Every time a game comes out that’s both good and short—think Limbo or Insanely Twisted Shadow Planet—the debate about length reignites. Developers, especially indies, typically come down on the side that says length doesn’t matter—only quality does.
They’re not always correct or at least not the way that players think about it. While length doesn’t matter much in and of itself, the ratio of a game’s length to its price is important. Simply put, with any product, consumers feel ripped off if they pay a given price and get less than they expected. If the product is also of a higher quality than they expected, this might soften the blow, but the feeling of having been cheated will linger.
One argument that many developers put forward is that entertainment is somehow an exception to this rule. They like to point out that we don’t judge movies, books, or music albums based on how long they are. These are highly misleading counterexamples, however.
While movies and albums are typically priced the same no matter what length they are, their lengths don’t vary much – movies normally fall between ninety minutes and two and a half hours, and albums are usually forty to eighty minutes. If a movie-style product falls outside that range, it will often be released as a short, a TV miniseries, or a series of several movies—and its price will reflect that. Similarly, music products that don’t fall within the normal parameters for an album are sold as singles, EPs, and boxed sets—and their prices, too, reflect the length of the content. Books are a little less restrictive (though popular fiction tends to stay in a narrow range, maybe 250 to 450 pages), but even they can cost more as they get longer.
Different Pay for Different Amounts of Content
So, while the players don’t “judge” other forms of entertainment based on how long they are, the gaming ecosystem definitely pays different amounts for them based on length. In other words, the length-to-price ratio stays somewhat consistent and they would complain if they had to pay full price for a “movie” that was twenty minutes long or an “album” that had only two short songs on it. There’s no reason to expect video games to be any different.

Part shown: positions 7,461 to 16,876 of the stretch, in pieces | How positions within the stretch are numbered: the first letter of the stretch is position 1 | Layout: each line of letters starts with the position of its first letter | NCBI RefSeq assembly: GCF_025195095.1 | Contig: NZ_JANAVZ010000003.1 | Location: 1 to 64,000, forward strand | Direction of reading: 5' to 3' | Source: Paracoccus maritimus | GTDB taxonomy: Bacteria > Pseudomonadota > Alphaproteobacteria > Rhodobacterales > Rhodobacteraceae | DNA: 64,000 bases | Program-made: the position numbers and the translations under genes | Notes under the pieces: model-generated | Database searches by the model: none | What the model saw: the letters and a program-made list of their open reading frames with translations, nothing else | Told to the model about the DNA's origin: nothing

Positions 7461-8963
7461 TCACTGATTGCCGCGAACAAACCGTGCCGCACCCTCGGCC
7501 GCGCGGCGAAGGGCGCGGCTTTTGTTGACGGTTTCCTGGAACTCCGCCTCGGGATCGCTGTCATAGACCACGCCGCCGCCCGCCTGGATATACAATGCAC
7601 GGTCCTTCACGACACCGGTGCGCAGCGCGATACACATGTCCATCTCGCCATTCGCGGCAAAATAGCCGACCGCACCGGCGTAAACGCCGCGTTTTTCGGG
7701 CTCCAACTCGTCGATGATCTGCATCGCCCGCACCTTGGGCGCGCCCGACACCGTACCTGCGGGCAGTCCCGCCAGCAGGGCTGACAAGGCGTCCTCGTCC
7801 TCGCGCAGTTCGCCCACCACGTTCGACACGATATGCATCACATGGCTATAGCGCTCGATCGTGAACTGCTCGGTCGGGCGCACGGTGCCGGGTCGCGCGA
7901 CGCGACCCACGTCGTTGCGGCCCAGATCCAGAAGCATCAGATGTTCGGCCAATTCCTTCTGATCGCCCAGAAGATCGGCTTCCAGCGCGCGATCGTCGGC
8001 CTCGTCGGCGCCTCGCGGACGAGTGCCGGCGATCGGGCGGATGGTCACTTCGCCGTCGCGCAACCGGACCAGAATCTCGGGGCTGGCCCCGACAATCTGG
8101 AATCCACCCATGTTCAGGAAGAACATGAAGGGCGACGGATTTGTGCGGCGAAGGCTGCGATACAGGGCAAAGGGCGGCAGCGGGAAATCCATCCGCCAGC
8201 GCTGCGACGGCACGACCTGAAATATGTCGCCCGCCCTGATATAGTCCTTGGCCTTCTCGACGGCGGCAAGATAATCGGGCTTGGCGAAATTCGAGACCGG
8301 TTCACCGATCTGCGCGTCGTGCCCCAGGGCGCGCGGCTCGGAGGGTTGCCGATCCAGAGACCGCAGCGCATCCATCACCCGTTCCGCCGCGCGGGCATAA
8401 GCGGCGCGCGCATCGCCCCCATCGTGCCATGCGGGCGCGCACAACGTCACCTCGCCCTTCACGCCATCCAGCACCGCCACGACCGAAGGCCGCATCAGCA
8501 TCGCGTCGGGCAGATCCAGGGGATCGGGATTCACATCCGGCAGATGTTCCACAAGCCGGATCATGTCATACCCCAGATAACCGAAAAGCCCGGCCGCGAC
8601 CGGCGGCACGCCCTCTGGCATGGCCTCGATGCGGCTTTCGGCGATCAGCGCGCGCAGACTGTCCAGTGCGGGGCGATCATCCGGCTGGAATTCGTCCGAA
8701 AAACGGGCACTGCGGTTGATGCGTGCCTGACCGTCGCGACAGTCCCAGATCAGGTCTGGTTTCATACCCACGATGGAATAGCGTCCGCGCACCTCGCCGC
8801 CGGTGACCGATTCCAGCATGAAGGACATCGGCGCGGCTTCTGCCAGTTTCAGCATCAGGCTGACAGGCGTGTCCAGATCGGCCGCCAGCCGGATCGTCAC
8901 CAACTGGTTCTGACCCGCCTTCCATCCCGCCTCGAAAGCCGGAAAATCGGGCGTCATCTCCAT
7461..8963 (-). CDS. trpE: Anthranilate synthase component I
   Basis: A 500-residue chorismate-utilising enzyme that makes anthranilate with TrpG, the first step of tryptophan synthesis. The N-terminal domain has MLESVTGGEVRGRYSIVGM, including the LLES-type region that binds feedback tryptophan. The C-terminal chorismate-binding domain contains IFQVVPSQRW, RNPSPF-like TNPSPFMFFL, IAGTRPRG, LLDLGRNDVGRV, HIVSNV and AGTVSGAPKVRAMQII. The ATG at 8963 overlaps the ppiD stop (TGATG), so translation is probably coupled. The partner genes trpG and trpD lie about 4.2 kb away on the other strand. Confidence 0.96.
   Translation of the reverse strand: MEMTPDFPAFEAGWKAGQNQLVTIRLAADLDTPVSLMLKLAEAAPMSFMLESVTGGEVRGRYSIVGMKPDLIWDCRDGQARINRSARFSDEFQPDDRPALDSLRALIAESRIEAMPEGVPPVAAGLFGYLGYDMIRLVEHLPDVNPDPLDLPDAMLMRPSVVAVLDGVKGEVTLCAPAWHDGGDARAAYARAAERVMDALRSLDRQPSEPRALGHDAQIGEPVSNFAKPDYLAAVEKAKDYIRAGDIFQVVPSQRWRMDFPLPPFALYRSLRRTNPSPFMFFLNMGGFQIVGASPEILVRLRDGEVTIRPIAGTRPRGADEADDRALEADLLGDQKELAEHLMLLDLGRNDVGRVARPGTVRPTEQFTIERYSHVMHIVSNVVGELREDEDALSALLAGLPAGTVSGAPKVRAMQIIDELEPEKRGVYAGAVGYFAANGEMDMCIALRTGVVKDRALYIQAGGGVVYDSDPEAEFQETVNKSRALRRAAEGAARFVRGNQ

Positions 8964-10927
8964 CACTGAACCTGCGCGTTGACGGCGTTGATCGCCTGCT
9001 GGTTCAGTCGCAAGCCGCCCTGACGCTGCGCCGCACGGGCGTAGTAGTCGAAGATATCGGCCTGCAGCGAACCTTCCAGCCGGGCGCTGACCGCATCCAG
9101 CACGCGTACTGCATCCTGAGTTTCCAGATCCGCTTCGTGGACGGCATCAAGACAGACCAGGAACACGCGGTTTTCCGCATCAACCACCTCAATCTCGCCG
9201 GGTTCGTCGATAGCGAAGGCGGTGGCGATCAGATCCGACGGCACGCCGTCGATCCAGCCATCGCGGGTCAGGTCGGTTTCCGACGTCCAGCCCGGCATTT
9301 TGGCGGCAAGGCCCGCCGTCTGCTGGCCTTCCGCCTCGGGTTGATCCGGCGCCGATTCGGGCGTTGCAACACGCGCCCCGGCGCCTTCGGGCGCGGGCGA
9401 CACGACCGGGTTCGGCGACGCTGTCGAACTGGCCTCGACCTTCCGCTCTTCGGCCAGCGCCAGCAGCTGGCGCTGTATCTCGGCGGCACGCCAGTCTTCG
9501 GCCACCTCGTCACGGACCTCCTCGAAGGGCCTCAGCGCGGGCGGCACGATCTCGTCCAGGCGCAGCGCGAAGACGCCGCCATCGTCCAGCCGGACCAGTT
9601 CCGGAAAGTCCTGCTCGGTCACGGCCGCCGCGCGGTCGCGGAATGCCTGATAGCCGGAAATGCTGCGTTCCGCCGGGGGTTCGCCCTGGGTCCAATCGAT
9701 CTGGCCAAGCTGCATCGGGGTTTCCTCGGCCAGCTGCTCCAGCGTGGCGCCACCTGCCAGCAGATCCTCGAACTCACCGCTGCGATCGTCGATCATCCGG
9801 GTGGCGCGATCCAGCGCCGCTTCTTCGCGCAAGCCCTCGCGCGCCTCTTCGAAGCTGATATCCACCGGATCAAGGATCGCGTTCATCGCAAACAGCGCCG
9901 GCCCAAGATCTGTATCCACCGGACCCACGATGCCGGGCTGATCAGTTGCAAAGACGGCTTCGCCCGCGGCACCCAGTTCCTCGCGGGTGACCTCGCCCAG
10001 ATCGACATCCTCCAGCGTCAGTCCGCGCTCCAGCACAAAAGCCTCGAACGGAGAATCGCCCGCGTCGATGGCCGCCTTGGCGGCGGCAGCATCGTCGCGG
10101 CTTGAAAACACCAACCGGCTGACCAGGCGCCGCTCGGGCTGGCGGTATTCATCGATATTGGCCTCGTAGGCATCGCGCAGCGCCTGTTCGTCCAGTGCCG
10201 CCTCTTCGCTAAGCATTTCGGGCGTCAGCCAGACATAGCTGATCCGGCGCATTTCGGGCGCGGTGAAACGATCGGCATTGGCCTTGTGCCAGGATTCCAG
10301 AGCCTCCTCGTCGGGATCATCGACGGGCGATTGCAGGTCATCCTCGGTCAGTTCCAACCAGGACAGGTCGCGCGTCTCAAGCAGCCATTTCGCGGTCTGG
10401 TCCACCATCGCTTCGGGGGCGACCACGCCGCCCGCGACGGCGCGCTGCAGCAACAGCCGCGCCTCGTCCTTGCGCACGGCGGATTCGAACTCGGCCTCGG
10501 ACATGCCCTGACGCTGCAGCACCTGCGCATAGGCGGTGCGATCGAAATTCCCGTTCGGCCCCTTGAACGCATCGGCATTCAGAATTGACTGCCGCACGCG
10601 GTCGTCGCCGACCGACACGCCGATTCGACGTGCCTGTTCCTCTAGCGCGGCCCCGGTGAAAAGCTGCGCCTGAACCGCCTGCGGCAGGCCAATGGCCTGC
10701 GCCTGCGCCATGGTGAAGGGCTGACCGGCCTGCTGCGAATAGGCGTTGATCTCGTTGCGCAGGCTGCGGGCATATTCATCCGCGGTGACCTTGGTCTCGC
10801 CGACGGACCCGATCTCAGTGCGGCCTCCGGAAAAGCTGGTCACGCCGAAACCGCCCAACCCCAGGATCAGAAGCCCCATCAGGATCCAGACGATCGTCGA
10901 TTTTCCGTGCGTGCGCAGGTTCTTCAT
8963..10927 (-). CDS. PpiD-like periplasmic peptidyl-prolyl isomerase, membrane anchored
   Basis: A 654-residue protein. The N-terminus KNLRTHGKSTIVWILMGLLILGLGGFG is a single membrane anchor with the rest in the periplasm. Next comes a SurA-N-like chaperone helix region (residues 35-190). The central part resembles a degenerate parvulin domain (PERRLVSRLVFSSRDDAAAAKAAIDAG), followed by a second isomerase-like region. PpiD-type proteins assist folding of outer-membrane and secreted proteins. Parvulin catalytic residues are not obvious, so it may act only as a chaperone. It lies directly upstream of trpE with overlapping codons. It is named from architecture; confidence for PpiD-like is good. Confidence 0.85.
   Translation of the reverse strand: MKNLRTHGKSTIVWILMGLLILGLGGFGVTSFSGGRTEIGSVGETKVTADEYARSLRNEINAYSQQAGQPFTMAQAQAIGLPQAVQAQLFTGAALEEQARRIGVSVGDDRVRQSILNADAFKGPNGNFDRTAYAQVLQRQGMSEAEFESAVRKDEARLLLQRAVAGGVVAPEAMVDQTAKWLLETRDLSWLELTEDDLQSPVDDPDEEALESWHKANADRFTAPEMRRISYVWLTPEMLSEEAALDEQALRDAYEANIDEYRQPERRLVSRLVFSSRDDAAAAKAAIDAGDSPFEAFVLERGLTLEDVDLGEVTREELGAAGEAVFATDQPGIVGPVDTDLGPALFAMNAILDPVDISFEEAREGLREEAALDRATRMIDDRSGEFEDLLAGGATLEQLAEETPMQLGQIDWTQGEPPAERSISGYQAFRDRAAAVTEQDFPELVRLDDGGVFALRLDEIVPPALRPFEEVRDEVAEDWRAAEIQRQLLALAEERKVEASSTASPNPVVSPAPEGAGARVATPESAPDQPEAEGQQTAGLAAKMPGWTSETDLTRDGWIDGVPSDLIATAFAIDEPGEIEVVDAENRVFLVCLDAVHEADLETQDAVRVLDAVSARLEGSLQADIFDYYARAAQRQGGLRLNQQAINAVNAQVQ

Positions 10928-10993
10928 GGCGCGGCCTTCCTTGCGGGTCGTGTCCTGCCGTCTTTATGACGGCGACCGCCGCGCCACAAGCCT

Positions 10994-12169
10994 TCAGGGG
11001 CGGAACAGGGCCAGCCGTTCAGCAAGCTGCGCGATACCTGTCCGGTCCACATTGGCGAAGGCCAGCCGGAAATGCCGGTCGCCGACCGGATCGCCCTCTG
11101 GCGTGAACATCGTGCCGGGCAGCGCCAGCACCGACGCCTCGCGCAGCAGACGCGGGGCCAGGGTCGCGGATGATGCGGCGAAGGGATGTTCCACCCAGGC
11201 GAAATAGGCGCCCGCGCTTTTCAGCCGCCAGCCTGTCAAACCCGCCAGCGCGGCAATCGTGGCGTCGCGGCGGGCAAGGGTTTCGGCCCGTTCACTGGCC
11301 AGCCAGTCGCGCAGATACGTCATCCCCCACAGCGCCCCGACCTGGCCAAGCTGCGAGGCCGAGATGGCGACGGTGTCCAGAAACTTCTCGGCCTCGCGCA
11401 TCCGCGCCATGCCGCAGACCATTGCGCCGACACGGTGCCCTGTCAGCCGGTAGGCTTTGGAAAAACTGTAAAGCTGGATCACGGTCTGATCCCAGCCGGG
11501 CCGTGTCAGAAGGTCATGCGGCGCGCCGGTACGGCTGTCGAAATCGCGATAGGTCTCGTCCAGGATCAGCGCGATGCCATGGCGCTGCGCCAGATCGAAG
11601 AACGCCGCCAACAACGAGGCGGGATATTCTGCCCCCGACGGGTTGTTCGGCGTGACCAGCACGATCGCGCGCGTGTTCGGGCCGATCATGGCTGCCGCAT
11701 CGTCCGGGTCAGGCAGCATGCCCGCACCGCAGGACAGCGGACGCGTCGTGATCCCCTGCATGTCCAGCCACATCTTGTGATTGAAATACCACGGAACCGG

Developers also like to claim that the amount of time spent playing a game doesn’t matter; what matters is the impression players are left with. If a two-hour game changed their life, it might be worth a lot of money. But for the most part, the best thing about a game—even an exceptionally good game—is the entertainment it provides while playing it. In that respect, a great ten-hour game is twice as good as a great five-hour game. A great five-hour game might be better than a bad ten-hour game that should have been trimmed to five hours, but in that case, the developers should cut the unnecessary content and then charge less. It’s true that extra length is sometimes just fat, but that’s no excuse for trimming the fat and then charging for it anyway.
Problems with Price-Point Formatting
One problem with video games is that they don’t have discreet formats for content of different lengths. Rather than being divided into different categories that reflect different lengths—like an EP, a boxed set, or a movie trilogy—games are all sold as either discs or downloads. There’s an exception for DLC, which tends to be a fraction of the length of the original content, but for the most part, a game is a game is a game, whether it’s a sixty-hour RPG or a six-hour first-person shooter. That complicates the picture and makes it easier for game makers to standardize their pricing regardless of length.
Another problem is that different kinds of games can cost different amounts to make, or can have different lengths for different players. A sidescroller that takes ten hours to beat will cost less to develop than a blockbuster 3D action game that takes that long. Similarly, a strong multiplayer component or a lot of replayability can expand the length of a game almost indefinitely for players who fall in love with it. These factors also complicate the picture, and gamers should think about them before accusing developers of ripping them off.
But the main point still remains: If players paid $15 for a four-hour, two-dimensional, downloadable game—that’s the price point at which Limbo and Insanely Twisted Shadow Planet were released — you have every right to whine, even if the game was really good. Ditto if they paid $60 for a single-player action game that lasts five hours, like Wanted: Weapons of Fate. Developers should respect their customers’ expectation that a game’s length will reflect the amount of hard-earned money they spent on it—because without that hard-earned money, developers can’t keep making games.
*The views expressed within this article are solely the opinion of the author and do not express the views held by Cheat Code Central. This week’s is also purely a work of fiction*